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The Art of War, by Sun Tzu, is part of the Barnes & Noble Classics series, which offers quality editions at affordable prices to the student and the general reader, including new scholarship, thoughtful design, and pages of carefully crafted extras. Here are some of the remarkable features of Barnes & Noble Classics: New introductions commissioned from today's top writers and scholars Biographies of the authors Chronologies of contemporary historical, biographical, and cultural events Footnotes and endnotes Selective discussions of imitations, parodies, poems, books, plays, paintings, operas, statuary, and films inspired by the work Comments by other famous authors Study questions to challenge the reader's viewpoints and expectations Bibliographies for further reading Indices & Glossaries, when appropriate All editions are beautifully designed and are printed to superior specifications; some include illustrations of historical interest. Barnes & Noble Classics pulls together a constellation of influences-biographical, historical, and literary-to enrich each reader's understanding of these enduring works.
"A clever fighter is one who not only wins, but excels in winning with ease." So wrote Sun Tzu 2,500 years ago.
Sun Tzu's incisive blueprint for battlefield strategy is as relevant to today's combatants in business, politics, and everyday life as it once was to the warlords of ancient China. The Art of War is one of the most useful books ever written on leading with wisdom, an essential tool for modern corporate warriors battling to gain the advantage in the boardroom, and for anyone struggling to gain the upper hand in confrontations and competitions. Here Lionel Giles's famed 1910 translation, laced with commentary from illustrious Chinese experts, is brought up to date with relevant quotations from Western writers and thinkers. This new edition offers Sun Tzu's timeless classic, both with and without annotation, making it more accessible to aspiring leaders and military strategists than ever before. Dallas Galvin, a writer and journalist specializing in international affairs and the arts, has reported on military affairs in Latin America and Asia and produced documentaries for the NATO Alliance. Â
About The Author Dallas Galvin, a writer and journalist specializing in international affairs and the arts, has reported on military affairs in Latin America and Asia and produced documentaries for the NATO Alliance.
Reviews The Art of War is the Swiss army knife of military theory--pop out a different tool for any situation. Folded into this small package are compact views on resourcefulness, momentum, cunning, the profit motive, flexibility, integrity, secrecy, speed, positioning, surprise, deception, manipulation, responsibility, and practicality. Thomas Cleary's translation keeps the package tight, with crisp language and short sections. Commentaries from the Chinese tradition trail Sun-tzu's words, elaborating and picking up on puzzling lines. Take the solitary passage: "Do not eat food for their soldiers." Elsewhere, Sun-tzu has told us to plunder the enemy's stores, but now we're not supposed to eat the food? The Tang dynasty commentator Du Mu solves the puzzle nicely, "If the enemy suddenly abandons their food supplies, they should be tested first before eating, lest they be poisoned." Most passages, however, are the pinnacle of succinct clarity: "Lure them in with the prospect of gain, take them by confusion" or "Invincibility is in oneself, vulnerability is in the opponent." Sun-tzu's maxims are widely applicable beyond the military because they speak directly to the exigencies of survival. Your new tools will serve you well, but don't flaunt them. Remember Sun-tzu's advice: "Though effective, appear to be ineffective."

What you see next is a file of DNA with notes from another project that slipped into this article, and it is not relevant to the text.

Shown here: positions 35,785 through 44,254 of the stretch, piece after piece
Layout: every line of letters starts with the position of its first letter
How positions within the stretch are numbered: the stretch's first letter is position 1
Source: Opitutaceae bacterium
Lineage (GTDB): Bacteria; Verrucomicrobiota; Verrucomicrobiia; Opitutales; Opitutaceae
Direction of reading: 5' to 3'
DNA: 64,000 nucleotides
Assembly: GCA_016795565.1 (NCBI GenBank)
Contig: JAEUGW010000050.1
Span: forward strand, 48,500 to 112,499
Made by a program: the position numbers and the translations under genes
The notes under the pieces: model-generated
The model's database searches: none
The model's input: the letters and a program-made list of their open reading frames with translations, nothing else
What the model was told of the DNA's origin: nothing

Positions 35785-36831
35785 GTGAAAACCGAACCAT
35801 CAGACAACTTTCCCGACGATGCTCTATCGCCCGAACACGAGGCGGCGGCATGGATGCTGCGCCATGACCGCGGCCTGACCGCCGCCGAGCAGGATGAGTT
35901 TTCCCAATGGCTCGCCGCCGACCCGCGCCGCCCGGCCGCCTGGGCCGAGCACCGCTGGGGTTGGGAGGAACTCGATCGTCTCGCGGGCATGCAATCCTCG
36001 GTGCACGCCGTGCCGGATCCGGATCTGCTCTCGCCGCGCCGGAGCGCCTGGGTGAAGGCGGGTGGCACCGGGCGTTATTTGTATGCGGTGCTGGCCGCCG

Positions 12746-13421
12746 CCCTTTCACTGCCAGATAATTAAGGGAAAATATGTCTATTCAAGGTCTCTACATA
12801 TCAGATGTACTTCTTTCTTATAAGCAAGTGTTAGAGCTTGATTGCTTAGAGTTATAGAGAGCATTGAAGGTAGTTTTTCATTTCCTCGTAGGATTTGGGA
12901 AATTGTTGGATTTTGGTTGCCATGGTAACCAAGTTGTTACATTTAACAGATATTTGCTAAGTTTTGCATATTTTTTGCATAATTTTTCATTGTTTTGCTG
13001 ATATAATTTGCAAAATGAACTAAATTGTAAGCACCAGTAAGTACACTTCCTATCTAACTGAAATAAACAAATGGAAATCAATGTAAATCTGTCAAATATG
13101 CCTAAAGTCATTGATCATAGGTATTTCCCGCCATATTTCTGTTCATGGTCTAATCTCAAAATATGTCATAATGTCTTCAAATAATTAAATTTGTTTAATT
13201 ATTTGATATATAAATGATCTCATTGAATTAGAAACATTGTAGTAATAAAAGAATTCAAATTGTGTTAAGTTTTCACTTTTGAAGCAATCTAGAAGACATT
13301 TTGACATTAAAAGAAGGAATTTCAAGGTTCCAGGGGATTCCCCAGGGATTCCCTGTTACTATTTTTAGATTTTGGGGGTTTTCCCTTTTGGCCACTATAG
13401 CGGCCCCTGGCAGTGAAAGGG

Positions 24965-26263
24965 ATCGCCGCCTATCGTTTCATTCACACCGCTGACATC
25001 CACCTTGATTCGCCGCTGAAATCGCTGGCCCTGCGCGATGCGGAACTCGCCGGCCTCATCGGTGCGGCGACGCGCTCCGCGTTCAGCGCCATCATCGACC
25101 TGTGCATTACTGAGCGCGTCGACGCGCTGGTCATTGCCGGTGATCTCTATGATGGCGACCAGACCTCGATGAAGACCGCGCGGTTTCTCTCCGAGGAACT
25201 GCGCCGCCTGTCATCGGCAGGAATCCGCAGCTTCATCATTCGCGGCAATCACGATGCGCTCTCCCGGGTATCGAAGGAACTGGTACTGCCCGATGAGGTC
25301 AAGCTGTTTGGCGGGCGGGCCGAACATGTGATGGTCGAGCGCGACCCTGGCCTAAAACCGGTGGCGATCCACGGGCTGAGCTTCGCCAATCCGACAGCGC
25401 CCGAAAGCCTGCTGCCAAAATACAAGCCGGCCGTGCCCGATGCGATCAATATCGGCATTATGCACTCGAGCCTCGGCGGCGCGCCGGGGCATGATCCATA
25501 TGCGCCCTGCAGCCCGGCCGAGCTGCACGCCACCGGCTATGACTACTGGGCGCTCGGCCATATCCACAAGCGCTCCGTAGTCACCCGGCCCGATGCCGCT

The Art of War is a military classic, written around 400 BC. However, because the maxims contained in the book are so succinct and universal, this is still a useful book for understanding and waging war today. The central themes are to attack where the enemy is weak, deceive the enemy into attacking you on your terms (not his), and the use of espionage to confuse the enemy while gathering information for your own use.
This translation of 'The Art of War' stands head and shoulders above every other translation I have read. At this point I have read 8 different translations of Sun Tsu's work. I have read this translation several hundred times and still find new insights with each reading. For a person who wants to learn strategy this is the place to start. It helps unlock the doors to other works such as 'A Book of Five Rings'. For the last ten years this has been required reading for all my martial arts students. This is the foundation work on strategy. Sun Tsu is practical he uses simple language and illustrations. Sun Tsu will revolutionize your thinking. You will bring logic and observation to every area of personal endeavor. His strategy is broad and compassionate. Sun Tsu is direct. The is no beating around the bush and no flowery speech. He will show you what works and why.